Ecobuild: Sustainability policy, BIM, and more


Lisa Carnwell, Editor for PBC Today submits her first thoughts on day one of Ecobuild

As any ‘Ecobuilder’ will know, the challenge is to miss as little as possible. This isn’t easy. If my feet could talk they would tell you that they’ve worked hard today, yet still managed to miss so much, including a cuddle from the Dulux dog. That will be rectified tomorrow.

I kicked the day off with a brief wander to meet some contributors, then on to the first conference session of the day – “Does a no vote for European Membership mean the end of UK sustainability policy?”

The Rt Hon Lord Deben, Chair of Committee on Climate Change is in no doubt that leaving the EU would “leave Britain at the bottom of the heap” in terms of environmental issues. He firmly and passionately believes that we must be a leader on topics such as emissions, and to do that we need to be a partner within Europe.

John Alker of UKGBC agrees that staying in Europe is important, but that whether we are in or not, ditching environmental policies is not a route to entertain.

Other speakers on the panel broadly agreed that staying in the EU is important, but wouldn’t it have been interesting to hear from Nigel Farage on the issue?

Next up was a visit to see my BIM hero Dave Philp. As ever, he was in fine form delivering a tour of BIM Level 2, looking at what it means. The key message I took from his seminar was “never do BIM without a purpose”. More about BIM later though as I’m hoping to catch Steve Thompson at some point!

The next event of note was on the “Ideas that construction needs – why are they gathering dust on a shelf?” A rather worrying statistic was made by Prof Tadj Oreszcyzyn was that there is ten times less money spent on construction research than spent on shipbuilding. Well, I thought that couldn’t possibly be right – but it is! The key message coming out of this session was that linking academia and industry needs is vital. One of the biggest challenges is accessing research knowledge, as many in industry do not know what research is taking place. What is required is an equivalent of the New Scientist magazine to disseminate knowledge. Who is up for that challenge?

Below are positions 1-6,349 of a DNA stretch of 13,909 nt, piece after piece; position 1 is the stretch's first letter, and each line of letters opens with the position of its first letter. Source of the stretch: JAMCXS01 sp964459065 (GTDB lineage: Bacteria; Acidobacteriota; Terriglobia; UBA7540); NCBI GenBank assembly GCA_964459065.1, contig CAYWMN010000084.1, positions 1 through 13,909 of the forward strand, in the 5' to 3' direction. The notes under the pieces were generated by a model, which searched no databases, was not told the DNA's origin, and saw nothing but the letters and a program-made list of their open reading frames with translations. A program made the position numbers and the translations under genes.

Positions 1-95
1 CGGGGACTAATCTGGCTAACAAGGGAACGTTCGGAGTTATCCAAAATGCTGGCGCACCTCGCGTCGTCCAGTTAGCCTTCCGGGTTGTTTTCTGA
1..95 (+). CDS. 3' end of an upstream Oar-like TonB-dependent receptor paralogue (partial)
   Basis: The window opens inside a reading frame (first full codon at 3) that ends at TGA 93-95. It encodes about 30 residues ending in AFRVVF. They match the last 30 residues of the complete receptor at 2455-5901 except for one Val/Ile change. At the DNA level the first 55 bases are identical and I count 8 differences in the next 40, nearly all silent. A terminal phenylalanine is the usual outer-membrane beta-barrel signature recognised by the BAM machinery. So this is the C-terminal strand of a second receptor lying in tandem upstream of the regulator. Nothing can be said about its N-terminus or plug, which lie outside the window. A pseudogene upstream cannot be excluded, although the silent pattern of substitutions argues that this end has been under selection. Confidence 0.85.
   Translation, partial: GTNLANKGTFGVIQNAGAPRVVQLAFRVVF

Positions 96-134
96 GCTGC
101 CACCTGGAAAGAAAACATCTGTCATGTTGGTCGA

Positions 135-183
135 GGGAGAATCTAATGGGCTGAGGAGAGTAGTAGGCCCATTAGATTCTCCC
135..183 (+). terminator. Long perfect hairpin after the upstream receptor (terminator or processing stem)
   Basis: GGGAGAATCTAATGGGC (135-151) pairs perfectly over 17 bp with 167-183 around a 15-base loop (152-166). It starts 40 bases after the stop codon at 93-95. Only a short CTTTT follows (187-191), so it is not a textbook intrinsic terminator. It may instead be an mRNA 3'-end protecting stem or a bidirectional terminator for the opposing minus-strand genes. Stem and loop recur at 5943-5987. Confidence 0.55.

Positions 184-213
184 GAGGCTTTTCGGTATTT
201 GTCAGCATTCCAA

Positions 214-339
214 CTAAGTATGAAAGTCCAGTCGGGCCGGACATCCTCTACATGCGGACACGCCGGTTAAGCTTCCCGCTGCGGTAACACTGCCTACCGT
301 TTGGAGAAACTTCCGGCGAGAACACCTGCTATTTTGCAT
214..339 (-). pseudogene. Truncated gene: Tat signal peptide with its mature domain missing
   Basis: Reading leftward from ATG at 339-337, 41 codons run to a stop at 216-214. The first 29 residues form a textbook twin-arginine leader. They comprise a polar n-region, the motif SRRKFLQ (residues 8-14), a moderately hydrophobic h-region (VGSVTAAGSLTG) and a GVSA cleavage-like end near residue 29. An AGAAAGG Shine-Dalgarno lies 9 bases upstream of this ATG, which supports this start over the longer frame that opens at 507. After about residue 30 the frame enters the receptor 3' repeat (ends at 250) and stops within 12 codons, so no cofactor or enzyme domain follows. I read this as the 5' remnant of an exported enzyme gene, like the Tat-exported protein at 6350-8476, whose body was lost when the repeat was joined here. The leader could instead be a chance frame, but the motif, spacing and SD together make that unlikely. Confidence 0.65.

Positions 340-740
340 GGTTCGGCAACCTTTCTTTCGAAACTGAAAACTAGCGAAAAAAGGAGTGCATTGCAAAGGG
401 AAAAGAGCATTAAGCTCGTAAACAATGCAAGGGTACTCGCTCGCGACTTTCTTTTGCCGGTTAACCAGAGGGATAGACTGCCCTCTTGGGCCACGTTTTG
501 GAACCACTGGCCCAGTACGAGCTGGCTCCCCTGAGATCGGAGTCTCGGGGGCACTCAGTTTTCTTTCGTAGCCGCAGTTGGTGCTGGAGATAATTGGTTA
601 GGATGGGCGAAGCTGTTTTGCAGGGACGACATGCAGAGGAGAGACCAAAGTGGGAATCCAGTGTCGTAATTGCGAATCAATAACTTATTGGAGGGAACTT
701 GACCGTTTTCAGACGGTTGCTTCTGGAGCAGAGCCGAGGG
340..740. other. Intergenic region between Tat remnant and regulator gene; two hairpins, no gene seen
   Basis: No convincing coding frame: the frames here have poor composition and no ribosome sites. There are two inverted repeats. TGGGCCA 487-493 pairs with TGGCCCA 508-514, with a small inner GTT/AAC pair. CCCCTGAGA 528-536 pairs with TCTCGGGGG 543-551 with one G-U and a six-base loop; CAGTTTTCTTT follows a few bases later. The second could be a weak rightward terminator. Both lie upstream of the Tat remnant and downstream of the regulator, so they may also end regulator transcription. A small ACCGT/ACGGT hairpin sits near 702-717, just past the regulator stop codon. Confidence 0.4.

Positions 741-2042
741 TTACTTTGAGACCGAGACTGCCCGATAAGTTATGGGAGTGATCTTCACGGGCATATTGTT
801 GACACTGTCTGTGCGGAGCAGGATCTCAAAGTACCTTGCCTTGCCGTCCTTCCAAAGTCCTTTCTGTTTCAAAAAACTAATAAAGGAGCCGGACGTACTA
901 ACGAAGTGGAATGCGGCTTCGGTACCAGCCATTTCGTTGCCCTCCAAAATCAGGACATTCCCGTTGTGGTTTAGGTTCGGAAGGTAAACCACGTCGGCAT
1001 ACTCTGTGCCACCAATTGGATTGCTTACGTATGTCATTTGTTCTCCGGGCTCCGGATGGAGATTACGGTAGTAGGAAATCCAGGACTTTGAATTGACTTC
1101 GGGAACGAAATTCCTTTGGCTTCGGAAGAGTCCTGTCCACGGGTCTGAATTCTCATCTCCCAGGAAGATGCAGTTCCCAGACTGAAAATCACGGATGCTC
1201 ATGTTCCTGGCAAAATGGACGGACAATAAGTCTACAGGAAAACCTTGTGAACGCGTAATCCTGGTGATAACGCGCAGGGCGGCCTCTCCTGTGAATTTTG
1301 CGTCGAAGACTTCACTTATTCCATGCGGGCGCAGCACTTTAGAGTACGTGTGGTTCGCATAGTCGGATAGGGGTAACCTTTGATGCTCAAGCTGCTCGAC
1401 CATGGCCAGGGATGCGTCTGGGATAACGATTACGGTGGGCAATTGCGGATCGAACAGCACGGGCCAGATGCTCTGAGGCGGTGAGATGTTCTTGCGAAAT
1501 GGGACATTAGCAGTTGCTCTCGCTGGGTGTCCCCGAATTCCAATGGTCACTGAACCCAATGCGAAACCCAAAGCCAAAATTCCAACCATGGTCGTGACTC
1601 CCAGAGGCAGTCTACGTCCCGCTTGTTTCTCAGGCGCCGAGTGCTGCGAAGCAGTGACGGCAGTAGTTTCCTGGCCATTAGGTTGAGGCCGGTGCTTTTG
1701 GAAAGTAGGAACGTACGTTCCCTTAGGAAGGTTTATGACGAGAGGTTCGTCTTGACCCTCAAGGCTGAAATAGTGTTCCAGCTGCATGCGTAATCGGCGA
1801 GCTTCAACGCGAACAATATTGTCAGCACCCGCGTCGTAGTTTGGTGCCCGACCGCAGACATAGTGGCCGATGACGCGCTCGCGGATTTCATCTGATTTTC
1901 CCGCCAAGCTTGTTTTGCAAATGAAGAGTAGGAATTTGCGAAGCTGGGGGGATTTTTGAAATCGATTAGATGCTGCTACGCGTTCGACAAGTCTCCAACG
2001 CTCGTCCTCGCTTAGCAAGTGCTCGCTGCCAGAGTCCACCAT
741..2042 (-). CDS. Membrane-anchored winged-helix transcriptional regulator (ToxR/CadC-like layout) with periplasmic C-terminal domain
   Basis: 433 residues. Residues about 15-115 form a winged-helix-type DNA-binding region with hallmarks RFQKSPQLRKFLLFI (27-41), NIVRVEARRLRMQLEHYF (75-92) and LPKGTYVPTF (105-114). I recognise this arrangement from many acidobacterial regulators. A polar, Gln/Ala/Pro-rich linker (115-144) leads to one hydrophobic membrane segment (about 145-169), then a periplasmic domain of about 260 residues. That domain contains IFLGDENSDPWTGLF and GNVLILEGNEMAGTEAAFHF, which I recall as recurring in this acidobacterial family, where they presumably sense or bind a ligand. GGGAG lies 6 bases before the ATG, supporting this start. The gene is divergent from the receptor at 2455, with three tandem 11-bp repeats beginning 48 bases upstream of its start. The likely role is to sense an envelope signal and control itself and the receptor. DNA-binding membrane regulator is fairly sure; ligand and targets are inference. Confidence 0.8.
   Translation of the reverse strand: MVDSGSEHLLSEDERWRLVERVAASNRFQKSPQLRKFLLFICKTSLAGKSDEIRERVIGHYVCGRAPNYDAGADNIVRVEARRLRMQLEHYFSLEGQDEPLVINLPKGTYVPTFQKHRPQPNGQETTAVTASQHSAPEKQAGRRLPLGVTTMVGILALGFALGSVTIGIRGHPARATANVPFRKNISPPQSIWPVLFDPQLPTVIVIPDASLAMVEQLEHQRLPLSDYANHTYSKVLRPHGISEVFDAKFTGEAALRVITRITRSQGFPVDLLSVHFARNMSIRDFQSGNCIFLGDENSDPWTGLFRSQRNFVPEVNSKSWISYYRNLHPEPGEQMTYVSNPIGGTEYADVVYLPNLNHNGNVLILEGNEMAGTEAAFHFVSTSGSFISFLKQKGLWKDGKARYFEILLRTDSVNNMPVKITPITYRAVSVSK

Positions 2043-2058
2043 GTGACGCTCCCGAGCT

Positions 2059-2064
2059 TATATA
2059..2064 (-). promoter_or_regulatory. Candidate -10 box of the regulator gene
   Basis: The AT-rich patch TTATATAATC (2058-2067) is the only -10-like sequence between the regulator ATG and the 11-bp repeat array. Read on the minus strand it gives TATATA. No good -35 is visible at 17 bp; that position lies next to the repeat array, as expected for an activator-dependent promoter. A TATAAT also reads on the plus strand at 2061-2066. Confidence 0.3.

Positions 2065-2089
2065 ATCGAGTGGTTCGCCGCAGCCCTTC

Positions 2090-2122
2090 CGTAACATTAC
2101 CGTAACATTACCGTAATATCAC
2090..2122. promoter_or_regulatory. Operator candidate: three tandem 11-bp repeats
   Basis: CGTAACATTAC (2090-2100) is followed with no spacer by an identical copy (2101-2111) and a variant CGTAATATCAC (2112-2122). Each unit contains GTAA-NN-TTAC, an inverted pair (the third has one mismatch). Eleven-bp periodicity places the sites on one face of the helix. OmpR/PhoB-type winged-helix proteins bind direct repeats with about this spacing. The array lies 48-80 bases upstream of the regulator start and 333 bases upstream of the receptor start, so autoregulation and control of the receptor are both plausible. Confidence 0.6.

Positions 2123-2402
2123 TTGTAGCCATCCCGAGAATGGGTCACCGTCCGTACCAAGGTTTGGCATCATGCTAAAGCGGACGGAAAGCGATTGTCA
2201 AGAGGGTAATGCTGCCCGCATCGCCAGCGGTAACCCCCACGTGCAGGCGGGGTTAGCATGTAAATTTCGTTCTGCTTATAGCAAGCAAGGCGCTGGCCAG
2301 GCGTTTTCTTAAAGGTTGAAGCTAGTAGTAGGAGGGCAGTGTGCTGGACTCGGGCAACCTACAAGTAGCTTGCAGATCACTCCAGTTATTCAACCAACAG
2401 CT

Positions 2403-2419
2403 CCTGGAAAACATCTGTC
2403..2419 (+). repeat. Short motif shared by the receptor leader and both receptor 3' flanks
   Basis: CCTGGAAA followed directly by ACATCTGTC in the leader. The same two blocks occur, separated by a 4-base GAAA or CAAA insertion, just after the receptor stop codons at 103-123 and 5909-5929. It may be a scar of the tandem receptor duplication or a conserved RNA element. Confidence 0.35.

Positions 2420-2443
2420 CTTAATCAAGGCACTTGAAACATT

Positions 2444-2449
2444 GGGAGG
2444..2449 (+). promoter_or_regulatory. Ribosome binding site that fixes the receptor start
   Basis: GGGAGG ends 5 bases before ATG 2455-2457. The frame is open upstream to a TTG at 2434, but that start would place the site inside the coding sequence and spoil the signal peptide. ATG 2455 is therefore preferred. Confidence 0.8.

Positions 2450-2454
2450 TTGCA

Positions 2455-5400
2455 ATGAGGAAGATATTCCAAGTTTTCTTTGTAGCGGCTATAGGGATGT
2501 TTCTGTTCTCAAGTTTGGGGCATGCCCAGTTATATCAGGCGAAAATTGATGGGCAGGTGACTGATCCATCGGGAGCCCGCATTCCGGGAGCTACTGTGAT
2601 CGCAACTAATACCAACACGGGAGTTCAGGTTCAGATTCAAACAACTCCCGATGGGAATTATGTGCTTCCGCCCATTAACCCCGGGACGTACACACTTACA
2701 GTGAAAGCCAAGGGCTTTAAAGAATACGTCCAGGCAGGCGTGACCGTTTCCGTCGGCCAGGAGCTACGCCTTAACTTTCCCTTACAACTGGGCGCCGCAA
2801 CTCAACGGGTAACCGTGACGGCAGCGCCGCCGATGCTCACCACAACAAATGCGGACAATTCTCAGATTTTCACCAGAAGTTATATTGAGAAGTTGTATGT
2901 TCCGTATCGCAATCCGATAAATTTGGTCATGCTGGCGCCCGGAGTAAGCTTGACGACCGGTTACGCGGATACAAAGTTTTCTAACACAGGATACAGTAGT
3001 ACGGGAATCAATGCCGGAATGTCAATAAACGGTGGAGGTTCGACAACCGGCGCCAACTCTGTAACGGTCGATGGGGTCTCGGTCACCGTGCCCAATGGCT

It was now time for a bit more walking and I came across the Weinerberger e4 Brick House. I had a virtual reality experience of this using a piece of headgear that took me inside the building – a little disorienting but fascinating. With the tool, it was possible to view every angle of the building which would make it perfect for the FM sector. I can’t write much more about it here, but I’m hoping to discuss it more within the PBC Today publication soon.

My last session of the day was with the wonderful Mark Miodownik (an amazing chap I interviewed many years ago ) and someone who has the claim to fame of introducing the Christmas Lectures. The session was titled “Innovation and new materials: Could they revolutionise sustainable construction?” I think the simple answer is ‘yes’. I heard about self-healing concrete. This stuff has the ability to heal holes and cracks in itself should damage occur. Of course this will revolutionise construction – but at a cost. It is more expensive to use, but will last much longer. The challenge with innovative materials is to decide to pay more so it lasts, or go with a cheaper option but with a more limited life span.

Peter Hansford also spoke at the session outlining what the Industrial Strategy for Construction wants and part of that vision is to reduce whole life costs, so hopefully that will see innovative materials taking a lead. Hansford said that “unlocking innovation means that we can revolutionise sustainable construction by 2025”.

I couldn’t possibly do this session justice in this short blog, so I’ll be covering it in more depth in the following weeks.

It’s currently 7: 20 in the evening, so it’s time for this reporter to relax before pounding the corridors tomorrow. If you’re at Ecobuild, get in touch and we can discuss painful feet along with sustainable construction.


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